Because let’s face it - we all know about the other kind of player. You’re behind in a game and ball finds this guy and everyone watching on is going, “Don’t do it. We all know what you’re thinking of doing - just don’t.” And then he does it, takes the big shot that isn’t on or tries the crossfield pass in between two defenders that hits the sweeper right in the chest. He’s like the guy in Tin Cup who decides he’s staying there until he clears the water.
Fenton lays up when he has to lay up, he goes for the green when he has to go for the green. Dublin will lose guys over the coming years but as long as he stays injury-free, they’ll have a huge asset in the middle of the pitch.
The addition to the amount of stoppage time at the end of games has been a huge change. You could see it in both All-Ireland finals where Mayo knew they had time to reel Dublin in - if they were good enough. Seven minutes the first day, six minute the second. Cillian O’Connor was able to grab them a draw first time around but didn’t manage it in the replay.
Overall, I think it’s been a great addition. These games are running to 80 minutes and more but it has cut out a lot of the silly little time-wasting things teams were used to doing. There aren’t as many goalkeepers strolling forward to take frees and 45s because everyone knows that time will be added on. Same thing with lads taking half the day to walk off the pitch when they’re being subbed. The ref just shrugs and adds on more time now so why bother?
Teams will get more used to it next year but the implications will still be there for us all to see. Players have to be fitter, referees have to be fitter, there will be more of a premium on decision-making from everyone. If there’s a big wind, you have to decide whether you want to play with it in the first half and build-up a lead or risk waiting until the second half when you’re likely to get an extra three or four minutes of it, as long as it stays strong.
I think it adds an extra layer of complications and intrigue to these games, especially later in the year when the games are on a knife edge. Fair play to whoever decided to finally play the right amount of time.
One thing I’d bring in for next year is a hooter at the end of each half. Even with all the stoppage time that has been added on, you still find referees giving teams one last chance after the six or seven minutes is up. You could see as clear as day in the Dublin v Mayo replay after O’Connor’s free went wide - Maurice Deegan still let Mayo try to build another attack after the kick-out even though we were well past the six minutes. A hooter in the stand takes the emotion out of it all.
1 Stephen Cluxton (Dublin) - No surprises here. The best around, probably the best there has ever been. The key to Dublin’s success.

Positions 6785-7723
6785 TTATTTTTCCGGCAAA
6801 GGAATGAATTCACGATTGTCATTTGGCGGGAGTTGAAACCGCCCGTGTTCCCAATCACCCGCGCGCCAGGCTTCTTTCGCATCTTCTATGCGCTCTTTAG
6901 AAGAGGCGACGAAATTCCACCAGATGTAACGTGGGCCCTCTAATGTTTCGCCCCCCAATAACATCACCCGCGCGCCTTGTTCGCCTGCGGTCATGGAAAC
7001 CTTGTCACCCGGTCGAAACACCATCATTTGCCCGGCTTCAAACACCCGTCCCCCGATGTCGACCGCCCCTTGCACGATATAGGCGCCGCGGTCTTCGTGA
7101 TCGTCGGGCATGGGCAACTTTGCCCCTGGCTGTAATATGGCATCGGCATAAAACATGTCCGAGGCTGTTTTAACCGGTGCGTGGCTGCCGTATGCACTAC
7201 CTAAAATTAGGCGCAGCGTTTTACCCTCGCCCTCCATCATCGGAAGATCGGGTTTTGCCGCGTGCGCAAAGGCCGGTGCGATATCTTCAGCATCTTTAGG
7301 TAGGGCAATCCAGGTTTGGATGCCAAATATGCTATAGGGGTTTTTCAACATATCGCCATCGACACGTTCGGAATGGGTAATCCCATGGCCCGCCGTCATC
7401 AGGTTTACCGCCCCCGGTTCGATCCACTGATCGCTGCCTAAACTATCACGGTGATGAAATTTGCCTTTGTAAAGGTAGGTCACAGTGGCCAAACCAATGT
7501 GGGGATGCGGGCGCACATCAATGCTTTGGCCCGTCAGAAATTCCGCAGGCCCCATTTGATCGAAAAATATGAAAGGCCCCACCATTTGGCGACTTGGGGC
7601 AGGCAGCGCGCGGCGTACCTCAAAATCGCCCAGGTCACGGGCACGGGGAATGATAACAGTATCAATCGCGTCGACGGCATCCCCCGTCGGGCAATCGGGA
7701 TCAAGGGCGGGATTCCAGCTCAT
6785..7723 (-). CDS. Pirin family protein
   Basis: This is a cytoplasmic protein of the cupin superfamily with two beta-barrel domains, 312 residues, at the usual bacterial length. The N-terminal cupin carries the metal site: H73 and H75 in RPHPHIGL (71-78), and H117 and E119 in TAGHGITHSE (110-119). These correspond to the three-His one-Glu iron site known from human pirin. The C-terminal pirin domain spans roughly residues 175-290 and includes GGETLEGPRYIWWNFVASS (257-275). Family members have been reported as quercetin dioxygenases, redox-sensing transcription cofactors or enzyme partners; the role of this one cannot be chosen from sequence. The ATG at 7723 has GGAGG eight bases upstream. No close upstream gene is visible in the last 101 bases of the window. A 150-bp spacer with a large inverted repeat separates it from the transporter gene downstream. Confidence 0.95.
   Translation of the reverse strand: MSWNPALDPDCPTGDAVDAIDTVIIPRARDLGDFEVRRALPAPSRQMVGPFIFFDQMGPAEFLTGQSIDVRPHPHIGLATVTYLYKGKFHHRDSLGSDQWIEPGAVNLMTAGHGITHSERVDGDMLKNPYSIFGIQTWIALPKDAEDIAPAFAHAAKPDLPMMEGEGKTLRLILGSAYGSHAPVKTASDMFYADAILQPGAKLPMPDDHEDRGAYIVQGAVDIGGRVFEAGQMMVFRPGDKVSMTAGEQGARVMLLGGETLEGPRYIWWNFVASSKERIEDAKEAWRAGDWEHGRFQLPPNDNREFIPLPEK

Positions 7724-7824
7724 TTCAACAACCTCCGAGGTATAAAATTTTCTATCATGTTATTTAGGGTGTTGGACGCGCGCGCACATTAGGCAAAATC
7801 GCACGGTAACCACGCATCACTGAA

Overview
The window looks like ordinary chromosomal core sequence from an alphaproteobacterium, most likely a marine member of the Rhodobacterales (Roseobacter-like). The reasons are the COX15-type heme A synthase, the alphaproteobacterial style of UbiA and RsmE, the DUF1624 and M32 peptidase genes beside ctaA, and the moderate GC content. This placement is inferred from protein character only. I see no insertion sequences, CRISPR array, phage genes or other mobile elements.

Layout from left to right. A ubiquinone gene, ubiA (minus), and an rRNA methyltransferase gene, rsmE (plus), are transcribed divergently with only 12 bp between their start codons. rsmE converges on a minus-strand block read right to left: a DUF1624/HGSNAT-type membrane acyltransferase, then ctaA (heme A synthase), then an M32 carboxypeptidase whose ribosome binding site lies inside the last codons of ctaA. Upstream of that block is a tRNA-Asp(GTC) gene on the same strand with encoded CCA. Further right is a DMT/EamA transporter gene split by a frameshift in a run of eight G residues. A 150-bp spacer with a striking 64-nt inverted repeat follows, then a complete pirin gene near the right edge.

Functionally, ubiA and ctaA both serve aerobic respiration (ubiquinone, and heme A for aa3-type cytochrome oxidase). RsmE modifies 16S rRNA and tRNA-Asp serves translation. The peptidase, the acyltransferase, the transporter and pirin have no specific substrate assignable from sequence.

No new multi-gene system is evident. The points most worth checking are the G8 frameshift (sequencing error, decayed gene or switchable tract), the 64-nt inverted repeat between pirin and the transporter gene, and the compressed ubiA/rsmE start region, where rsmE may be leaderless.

2 Brendan Harrison (Mayo) - A serious year from a newcomer, especially his man-marking job on Bernard Brogan in the drawn game.
3 Jonny Cooper (Dublin) - Very strong in a new position, never let Dublin down and still managed to get forward at times.
4 Shane Enright (Kerry) - Kerry’s best defender all year, totally dependable and tough as you like. Couldn’t have done more.
5 Lee Keegan (Mayo) - Automatic pick, like they used to have in the All Stars. Great defender, not a bad attacker, brilliant footballer.
6 Cian O’Sullivan (Dublin) - Kept the Dublin defence in line, organised his team around him, very rarely made a mistake. So solid.
7 Peter Harte (Tyrone) - Massive leader for Tyrone who came up with vital scores as well as being part of a mean defensive system.
8 Brian Fenton (Dublin) - What more is there to say?
9 Peter Acheson (Tipperary) - The driving force behind Tipperary, always game, always pushing on.
10 Mattie Donnelly (Tyrone) - Quality footballer, phenomenal athlete. You can see the other Tyrone players looking to him and he usually delivers.
11 Kevin McManamon (Dublin) - Maybe didn’t have a great drawn final but brilliant up to then and had a big replay, forever drawing frees.
12 Ciarán Kilkenny (Dublin) - Another automatic pick. Never stopped running, carried out Jim Gavin’s gameplan to the letter.
13 Paul Geaney (Kerry) - Performance against Dublin was exceptional, living off scraps. Kerry need a few more to join him.
14 Diarmuid Connolly (Dublin) - So gifted and talented but also a real leader too. Always wants to be the one who wins Dublin the game.
15 Cillian O’Connor (Mayo) - Stood up and was counted when Mayo needed him. Cruel that the season came down to his last kick.